If your ancestor lived in our Somerset village during these years, quite possibly you will find him/her recorded here, perhaps in the list (names and ages), of those taken to Bristol Infirmary 1751-63, or among the Quaker membership. As usual I have combed numerous sources for the minutest detail of anyone who lived in the village during these years. Here you will find a copy of the contract supplied in 1759 to our very own “Steptoe” a Brislington resident, Jeremiah Pillinger, as “a scavenger” to clean the streets of two Bristol parishes. He died a year or two later, probably overcome by the “noisome stinks” he cleared away. William Reeve, a Quaker businessman, and a Merchant Venturer left a lasting legacy: his ‘folly’, Brislington’s famous Black Castle, which can still be seen tucked away near Sainsbury’s at Avonmeads. Following a visit to Italy Reeve was inspired to build an architectural masterpiece, the Colonnade, which formerly stood in the grounds of Arno’s Court. Damaged by bombs in World War II it was disgracefully ‘let go’ by Bristol City Council in 1959 and was resurrected at Portmeiron, the show village in North Wales.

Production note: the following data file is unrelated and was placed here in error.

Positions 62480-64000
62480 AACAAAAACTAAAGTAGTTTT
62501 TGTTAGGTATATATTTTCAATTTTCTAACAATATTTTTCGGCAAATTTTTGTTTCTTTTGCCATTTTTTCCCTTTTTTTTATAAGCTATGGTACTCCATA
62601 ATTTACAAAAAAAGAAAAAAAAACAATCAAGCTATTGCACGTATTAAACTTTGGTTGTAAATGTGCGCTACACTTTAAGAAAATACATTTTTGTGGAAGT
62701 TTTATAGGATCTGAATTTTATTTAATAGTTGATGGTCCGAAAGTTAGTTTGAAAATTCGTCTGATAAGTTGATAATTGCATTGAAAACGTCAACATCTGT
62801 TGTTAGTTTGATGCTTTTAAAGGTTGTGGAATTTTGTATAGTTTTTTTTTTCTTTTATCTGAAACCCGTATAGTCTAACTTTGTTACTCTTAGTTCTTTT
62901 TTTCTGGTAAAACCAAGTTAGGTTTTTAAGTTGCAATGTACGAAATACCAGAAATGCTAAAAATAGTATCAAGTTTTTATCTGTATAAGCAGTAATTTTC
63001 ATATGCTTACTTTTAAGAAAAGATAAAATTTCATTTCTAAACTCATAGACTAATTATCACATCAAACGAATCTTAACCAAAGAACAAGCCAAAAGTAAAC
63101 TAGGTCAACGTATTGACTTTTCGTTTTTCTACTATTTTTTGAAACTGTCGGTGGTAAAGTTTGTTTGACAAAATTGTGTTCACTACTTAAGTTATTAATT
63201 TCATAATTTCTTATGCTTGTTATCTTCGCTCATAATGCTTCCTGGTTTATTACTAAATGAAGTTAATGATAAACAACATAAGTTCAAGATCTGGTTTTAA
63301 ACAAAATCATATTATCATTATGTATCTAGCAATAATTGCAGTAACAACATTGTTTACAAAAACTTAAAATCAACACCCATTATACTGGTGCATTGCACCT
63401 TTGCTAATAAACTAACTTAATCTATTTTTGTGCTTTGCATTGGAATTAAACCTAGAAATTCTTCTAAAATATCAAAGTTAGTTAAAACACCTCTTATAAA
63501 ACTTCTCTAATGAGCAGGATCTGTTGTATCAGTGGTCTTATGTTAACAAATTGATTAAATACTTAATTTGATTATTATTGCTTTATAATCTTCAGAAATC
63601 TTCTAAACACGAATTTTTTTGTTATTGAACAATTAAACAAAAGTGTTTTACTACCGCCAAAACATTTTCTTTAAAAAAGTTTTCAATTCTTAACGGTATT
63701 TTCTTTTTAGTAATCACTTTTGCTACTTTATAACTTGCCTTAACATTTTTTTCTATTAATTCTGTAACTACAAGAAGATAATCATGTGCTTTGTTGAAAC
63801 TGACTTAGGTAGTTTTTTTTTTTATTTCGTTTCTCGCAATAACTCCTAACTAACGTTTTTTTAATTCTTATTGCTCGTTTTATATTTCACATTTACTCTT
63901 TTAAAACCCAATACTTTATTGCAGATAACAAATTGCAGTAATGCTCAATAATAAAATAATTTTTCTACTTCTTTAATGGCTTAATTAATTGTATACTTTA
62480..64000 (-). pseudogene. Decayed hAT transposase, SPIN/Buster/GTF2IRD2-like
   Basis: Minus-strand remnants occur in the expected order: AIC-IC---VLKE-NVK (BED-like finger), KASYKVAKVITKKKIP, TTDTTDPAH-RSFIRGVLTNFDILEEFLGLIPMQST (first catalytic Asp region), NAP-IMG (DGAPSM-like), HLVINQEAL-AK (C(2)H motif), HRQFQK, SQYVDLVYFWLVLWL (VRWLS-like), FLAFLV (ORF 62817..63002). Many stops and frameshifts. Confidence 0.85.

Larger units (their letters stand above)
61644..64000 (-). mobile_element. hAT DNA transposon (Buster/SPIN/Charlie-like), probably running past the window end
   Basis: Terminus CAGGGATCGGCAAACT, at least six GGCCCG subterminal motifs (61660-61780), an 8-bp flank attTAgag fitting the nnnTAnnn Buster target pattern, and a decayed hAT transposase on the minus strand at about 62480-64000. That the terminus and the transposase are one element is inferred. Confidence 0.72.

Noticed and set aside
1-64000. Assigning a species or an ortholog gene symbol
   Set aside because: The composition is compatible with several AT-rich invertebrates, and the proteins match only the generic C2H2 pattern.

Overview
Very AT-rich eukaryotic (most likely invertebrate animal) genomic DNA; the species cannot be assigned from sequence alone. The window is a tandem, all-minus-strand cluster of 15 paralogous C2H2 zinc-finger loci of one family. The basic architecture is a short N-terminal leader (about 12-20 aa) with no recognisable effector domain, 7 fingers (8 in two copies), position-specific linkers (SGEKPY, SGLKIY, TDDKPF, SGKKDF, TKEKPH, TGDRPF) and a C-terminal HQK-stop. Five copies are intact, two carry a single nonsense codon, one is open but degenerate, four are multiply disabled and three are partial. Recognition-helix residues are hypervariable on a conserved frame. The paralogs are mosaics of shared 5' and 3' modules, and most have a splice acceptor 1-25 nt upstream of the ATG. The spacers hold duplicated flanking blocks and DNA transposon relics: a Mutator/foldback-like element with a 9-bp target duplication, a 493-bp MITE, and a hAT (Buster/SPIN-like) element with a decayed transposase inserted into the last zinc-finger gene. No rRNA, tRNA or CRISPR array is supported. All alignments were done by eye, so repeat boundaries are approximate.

Bristol’s MP, Henry Cruger, whose reputation as a ladies’ man caused him to be lampooned in the press as ‘Pretty Harry’ made an apparently sneaky visit in 1765 in a supposed cover up in which the Brislington vestry was implicated. There is much detail of the Gleson, Lyne and Braikenridge families, along with the Harrills and Popes, one of whom, Thomas, a basketmaker, abandoned his wife Sarah Lawrence (married St Peter’s, Bristol, 1762) to trail about the country with her infants behind her. The fate of a young woman, Sarah Stone was worse still. Her body, with marks of violence was found beside the river, ‘near Mr Reeve’s’. Murder was suspected but nobody was charged. The parish register simply says ‘drowned’.
First published 1995
Click the link below to download: